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Gallipoli (Wordsworth Military Library) [Paperback]

Alan Moorehead
4.7 out of 5 stars  See all reviews (3 customer reviews)

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Book Description

25 Sep 1997 Wordsworth Military Library
In 1915 the Gallipoli campaign was designed to break the deadlock in the muddy trenches of the Western Front by forcing the Dardenelles, capturing Constantinople, knocking Turkey out of the war and bringing supplies and arms to the Russians for their immense German Front. It was a costly failure. Using private papers as well as official records, Alan Moorehead re-creates the drama of Gallipoli with its tragic hesitations and missed opportunities. He describes the heroism of the British and Anzac troops who were hemmed within a few terrible acres of beach and hillside and permanently under shellfire.

Product details

  • Paperback: 336 pages
  • Publisher: Wordsworth Editions Ltd; New edition edition (25 Sep 1997)
  • Language: English
  • ISBN-10: 1853266752
  • ISBN-13: 978-1853266751
  • Product Dimensions: 21.2 x 13.2 x 1.8 cm
  • Average Customer Review: 4.7 out of 5 stars  See all reviews (3 customer reviews)
  • Amazon Bestsellers Rank: 26,702 in Books (See Top 100 in Books)

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Product Description

About the Author

Alan Moorehead was born in Australia and served as a war correspondent in the Second World War. His many acclaimed works of history and military history include The White Nile and African Trilogy. --This text refers to an out of print or unavailable edition of this title.

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Most Helpful Customer Reviews
14 of 14 people found the following review helpful
5.0 out of 5 stars Sublime history 25 Oct 2002
A truly excellent example of the military historian's art. Moorehead provides a compelling narrative of one of the First World War's worst military disasters with a mix of descriptive excellence and objective clarity which is mercifully light on military jargon. Both sides are treated with equal respect; due credit is given to the remarkable courage of the Australian and New Zealand soldiers facing their first battle and the dogged determination of the Turks to defend their homeland. Tribute is also paid to the often overlooked contribution of the British, French and Indian troops. Moorehead also resists the temptation to condemn the commanders as blimpish, upper class oafs intent on wholesale slaughter; they, like the unfortunate men they led, are simply human beings in desperate circumstances. In short, a fine evocation of the folly of war.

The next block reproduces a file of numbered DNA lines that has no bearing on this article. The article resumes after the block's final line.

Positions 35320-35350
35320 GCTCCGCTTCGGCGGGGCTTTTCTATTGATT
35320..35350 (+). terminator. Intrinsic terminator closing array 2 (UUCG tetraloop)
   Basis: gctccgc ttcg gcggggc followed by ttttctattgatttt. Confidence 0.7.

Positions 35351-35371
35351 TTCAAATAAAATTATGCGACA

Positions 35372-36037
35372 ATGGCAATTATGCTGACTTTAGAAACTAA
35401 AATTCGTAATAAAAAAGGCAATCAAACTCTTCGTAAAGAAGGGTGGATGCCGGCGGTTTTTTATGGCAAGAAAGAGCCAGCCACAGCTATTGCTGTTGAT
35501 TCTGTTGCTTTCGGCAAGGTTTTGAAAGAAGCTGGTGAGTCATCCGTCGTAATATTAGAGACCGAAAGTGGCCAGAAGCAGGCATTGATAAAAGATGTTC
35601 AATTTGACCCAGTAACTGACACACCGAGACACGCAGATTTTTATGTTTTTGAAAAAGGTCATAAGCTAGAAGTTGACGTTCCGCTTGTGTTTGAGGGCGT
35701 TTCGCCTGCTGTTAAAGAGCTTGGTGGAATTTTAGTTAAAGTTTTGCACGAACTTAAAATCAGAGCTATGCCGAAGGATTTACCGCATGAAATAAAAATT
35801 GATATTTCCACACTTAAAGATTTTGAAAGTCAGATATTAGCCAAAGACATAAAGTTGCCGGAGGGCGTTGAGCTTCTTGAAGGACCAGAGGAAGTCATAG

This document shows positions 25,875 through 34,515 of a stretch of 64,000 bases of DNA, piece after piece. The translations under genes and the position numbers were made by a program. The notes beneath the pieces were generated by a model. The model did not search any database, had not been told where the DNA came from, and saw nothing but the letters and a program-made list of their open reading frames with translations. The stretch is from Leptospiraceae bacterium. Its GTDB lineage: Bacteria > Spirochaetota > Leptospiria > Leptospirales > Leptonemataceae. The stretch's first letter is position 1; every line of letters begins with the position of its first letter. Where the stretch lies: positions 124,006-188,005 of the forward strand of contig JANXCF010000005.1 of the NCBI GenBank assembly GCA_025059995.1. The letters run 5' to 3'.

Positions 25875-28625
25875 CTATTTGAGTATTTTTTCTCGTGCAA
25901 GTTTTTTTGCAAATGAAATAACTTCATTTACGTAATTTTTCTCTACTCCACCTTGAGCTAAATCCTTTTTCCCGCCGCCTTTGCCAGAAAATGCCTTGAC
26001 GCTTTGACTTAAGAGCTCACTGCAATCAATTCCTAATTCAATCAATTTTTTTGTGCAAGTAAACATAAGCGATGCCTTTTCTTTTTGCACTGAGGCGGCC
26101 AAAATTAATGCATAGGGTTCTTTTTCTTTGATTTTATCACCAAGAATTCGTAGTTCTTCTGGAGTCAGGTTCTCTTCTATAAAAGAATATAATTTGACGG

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15 of 16 people found the following review helpful
4.0 out of 5 stars Gallipoli Campaign brought back to life 13 Feb 2001
Alan Moorehead has done a good job with this book of describing the campaign both from the General Staff point of view and the soldiers. He also goes into detail of what the Turkish Army was doing as well - which is at times a novelty in other books.
My favourite snippet was of a meeting in a dugout between the British and Turkish commanders to try and arrange a ceasefire to bury the dead. In the midst of these negotiations an ANZAC soldier burst in and in their inimitable way asked the occupants if they had seen his kettle.
One of the more readable books on Gallipoli in 1915
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1 of 1 people found the following review helpful
5.0 out of 5 stars Excellent service 12 Jan 2013
Excellent service - my husband was delighted with his Christmas present! He said it was brilliant and a well-researched account of the whole campaign. We visited the area this summer and he is now able to prepare talks on the subject.
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Amazon.com: 4.4 out of 5 stars  26 reviews